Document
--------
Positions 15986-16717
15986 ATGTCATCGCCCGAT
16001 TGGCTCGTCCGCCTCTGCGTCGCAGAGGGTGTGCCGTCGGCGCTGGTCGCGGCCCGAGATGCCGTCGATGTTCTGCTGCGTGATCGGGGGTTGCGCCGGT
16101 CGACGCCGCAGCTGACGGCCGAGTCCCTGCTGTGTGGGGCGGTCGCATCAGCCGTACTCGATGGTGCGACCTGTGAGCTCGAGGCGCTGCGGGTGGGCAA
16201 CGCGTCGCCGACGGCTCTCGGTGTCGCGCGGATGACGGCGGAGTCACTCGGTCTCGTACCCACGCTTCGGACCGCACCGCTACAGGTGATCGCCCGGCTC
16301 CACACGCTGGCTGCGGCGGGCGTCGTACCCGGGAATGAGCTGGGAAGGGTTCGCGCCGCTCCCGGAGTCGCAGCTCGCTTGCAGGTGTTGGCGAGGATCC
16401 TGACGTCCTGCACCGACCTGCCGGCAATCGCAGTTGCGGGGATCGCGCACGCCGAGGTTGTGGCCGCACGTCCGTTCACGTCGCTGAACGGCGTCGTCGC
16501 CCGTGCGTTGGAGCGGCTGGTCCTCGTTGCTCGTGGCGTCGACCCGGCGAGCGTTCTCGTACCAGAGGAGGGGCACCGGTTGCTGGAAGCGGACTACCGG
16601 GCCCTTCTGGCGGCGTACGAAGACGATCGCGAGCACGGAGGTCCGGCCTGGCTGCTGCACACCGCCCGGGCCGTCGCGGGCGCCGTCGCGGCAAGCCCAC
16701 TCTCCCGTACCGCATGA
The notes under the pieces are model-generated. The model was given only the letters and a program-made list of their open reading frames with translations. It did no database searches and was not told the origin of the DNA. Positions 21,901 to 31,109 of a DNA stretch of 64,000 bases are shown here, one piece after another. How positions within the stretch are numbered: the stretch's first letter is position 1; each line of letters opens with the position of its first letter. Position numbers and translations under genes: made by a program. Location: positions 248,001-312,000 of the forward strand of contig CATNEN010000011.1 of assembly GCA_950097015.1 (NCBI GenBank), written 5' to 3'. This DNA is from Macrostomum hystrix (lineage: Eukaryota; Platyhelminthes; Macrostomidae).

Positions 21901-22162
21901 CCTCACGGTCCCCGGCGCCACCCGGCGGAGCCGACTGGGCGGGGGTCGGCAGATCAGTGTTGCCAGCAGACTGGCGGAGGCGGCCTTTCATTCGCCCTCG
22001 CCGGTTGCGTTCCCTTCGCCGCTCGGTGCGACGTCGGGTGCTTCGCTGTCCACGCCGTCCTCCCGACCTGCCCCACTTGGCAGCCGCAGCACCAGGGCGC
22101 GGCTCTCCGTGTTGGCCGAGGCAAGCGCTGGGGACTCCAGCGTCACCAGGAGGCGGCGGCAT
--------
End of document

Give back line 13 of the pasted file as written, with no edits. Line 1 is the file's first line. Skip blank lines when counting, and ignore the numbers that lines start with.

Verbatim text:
21901 CCTCACGGTCCCCGGCGCCACCCGGCGGAGCCGACTGGGCGGGGGTCGGCAGATCAGTGTTGCCAGCAGACTGGCGGAGGCGGCCTTTCATTCGCCCTCG